After his first season in the starting lineup a season ago, Pittsburgh Steelers defensive end Cameron Heyward really raised the bar for himself, and to be quite frank, it’s possible that he set up expectations that he wouldn’t be able to live up to.
In his first year as a full-time starter, Heyward has found success only sporadically as he’s struggled to find consistency on a game to game basis. I’m starting to wonder if he’s not starting to put it all together over the past few weeks, however.
During that span, he hasn’t even been able to officially register a sack, though he did have at least one taken away by penalty. And he’s also helped others get their sacks, which has been the defensive end’s primary responsibility in this system against the pass. We saw plenty of that on Sunday night against the Baltimore Ravens.
Before he could be bothered with all of that, however, he had a running back to blow up on the first play of the game. Left guard Kelechi Osemele was no match for his quick first move and strength, and once the left tackle released from a double team block, Heyward was around the corner dragging down the back for a loss.
Remember that pressure by James Harrison midway through the second quarter that was so impressive it forced Joe Flacco to throw the ball to Jason Worilds? You can actually thank Heyward for that.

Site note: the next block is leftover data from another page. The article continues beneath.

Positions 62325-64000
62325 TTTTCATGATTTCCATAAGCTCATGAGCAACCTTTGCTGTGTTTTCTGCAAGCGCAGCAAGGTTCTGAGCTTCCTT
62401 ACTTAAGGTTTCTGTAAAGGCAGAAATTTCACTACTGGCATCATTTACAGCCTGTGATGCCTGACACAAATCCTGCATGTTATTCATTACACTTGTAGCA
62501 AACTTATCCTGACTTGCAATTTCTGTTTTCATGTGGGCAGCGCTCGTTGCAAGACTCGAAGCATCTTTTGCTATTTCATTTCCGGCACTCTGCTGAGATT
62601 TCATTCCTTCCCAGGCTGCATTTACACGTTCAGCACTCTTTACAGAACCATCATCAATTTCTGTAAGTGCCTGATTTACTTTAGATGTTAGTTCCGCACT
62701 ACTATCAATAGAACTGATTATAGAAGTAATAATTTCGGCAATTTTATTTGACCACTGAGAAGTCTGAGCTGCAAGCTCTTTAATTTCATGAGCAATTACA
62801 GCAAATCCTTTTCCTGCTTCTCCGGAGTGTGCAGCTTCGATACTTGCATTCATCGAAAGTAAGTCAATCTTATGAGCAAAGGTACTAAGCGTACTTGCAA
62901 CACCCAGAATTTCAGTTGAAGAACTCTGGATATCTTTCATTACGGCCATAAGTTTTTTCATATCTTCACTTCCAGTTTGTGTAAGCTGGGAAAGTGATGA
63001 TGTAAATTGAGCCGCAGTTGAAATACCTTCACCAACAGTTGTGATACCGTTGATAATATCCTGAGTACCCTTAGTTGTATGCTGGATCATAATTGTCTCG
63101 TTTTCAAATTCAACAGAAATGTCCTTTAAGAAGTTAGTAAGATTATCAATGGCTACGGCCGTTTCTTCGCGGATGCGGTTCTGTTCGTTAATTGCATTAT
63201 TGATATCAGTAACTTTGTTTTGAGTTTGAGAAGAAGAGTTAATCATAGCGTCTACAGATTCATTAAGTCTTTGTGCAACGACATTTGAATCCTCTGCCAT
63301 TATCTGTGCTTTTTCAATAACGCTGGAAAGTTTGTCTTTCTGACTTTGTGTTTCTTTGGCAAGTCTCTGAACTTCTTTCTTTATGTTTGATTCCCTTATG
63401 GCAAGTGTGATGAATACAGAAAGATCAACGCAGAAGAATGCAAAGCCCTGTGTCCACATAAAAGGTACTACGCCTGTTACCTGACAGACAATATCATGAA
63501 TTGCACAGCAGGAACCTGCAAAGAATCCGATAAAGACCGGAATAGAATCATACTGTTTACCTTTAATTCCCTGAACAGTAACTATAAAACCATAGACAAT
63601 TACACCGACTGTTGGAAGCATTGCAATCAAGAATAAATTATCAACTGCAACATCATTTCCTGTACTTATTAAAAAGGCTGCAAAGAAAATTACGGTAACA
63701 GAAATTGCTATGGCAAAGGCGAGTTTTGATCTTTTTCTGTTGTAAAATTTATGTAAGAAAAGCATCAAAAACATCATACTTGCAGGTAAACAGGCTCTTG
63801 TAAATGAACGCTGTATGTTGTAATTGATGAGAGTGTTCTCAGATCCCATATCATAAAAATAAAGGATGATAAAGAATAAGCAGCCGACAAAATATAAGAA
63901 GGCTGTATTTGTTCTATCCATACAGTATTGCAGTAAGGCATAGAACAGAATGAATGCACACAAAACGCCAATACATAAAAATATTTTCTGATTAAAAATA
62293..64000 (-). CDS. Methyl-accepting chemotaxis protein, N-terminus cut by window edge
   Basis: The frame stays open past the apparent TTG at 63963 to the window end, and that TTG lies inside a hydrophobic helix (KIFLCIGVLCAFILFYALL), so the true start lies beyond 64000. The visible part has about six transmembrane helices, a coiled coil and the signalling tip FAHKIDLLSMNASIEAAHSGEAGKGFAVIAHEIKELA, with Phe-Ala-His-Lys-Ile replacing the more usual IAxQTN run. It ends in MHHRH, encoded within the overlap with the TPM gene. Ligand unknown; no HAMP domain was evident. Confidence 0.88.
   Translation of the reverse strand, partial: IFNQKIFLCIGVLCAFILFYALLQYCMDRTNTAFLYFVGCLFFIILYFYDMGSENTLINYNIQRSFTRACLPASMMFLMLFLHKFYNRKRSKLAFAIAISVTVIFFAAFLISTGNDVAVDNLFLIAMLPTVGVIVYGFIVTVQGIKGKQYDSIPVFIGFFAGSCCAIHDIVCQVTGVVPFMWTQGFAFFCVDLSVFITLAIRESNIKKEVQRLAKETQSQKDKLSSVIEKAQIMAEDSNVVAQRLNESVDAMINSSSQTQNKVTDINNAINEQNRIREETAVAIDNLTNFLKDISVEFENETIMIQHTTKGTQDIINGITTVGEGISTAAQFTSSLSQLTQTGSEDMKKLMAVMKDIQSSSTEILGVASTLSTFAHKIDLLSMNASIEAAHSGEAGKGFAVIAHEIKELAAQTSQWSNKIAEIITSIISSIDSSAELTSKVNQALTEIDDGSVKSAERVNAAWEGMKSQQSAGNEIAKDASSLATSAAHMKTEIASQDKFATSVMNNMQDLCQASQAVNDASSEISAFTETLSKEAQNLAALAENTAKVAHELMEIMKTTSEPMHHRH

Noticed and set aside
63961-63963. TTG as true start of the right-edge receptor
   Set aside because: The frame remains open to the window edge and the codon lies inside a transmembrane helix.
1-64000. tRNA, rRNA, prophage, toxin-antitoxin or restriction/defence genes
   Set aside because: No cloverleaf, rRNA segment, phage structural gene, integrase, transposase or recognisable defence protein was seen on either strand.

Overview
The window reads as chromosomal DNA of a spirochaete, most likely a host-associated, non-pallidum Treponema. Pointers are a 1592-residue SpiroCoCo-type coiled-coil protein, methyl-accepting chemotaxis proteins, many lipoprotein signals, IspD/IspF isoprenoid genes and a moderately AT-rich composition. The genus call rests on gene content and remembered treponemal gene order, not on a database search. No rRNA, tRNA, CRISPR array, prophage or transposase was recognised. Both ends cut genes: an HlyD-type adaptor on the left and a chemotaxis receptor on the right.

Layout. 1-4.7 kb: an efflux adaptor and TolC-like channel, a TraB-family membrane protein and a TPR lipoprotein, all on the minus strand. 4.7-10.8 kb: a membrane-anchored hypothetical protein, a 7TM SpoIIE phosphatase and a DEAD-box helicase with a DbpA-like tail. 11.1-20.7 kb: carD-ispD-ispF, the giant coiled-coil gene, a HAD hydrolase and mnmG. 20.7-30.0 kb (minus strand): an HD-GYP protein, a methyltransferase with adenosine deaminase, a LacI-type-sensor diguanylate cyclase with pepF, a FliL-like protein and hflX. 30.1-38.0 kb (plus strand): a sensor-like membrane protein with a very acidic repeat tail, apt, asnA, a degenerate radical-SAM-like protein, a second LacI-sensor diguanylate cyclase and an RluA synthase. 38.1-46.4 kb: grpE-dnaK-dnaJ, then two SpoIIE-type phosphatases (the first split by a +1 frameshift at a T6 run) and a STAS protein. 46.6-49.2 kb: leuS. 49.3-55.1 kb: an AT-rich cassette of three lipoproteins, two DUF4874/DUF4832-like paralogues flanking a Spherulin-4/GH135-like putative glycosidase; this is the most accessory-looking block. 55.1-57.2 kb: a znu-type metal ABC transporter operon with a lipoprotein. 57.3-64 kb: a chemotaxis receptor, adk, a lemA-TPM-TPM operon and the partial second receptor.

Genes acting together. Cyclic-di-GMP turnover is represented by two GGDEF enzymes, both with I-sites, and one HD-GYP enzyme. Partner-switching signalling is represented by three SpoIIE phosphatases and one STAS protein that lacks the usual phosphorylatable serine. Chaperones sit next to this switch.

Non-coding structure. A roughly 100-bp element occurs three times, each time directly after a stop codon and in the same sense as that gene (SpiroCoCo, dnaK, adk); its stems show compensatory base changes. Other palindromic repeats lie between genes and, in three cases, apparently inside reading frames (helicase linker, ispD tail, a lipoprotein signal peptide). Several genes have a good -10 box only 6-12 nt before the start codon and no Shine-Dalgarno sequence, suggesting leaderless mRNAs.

Heyward and the scheme, that is. The defensive end straight bull rushed left tackle Eugene Monroe into the backfield, and with Harrison at first looking like he was going to turn inside and rush up the A Gap, which he had been doing, he instead slipped back outside, right around the occupied left tackle, with the running back unawares and instead picking up Troy Polamalu.
The Steelers put up points late in the first half, and the Ravens were hoping to do the same, but then Arthur Moats got the Flacco and dropped him for a nine-yard loss, sending Baltimore back to their lockers. And once again, you can at least attribute part of the success on that play to Heyward.
The Steelers ran a modified front on this play, with Moats and Brett Keisel at the seven-tech spots and Heyward standing up square over center. He bluffed an A Gap rush before moving over to the outside of the right guard. That drove him back into the pocket and into Flacco’s face, preventing escape as Moats closed in from behind.
Later in the game, the Steelers had him standing up again, though this time over the right tackle. Off the snap, he stunted inside around a gaping hole vacated by the right guard chasing Worilds. The back was able to chip Heyward, but he got up and tackled Flacco as he threw a desperate pass that was short of the chains on third and four.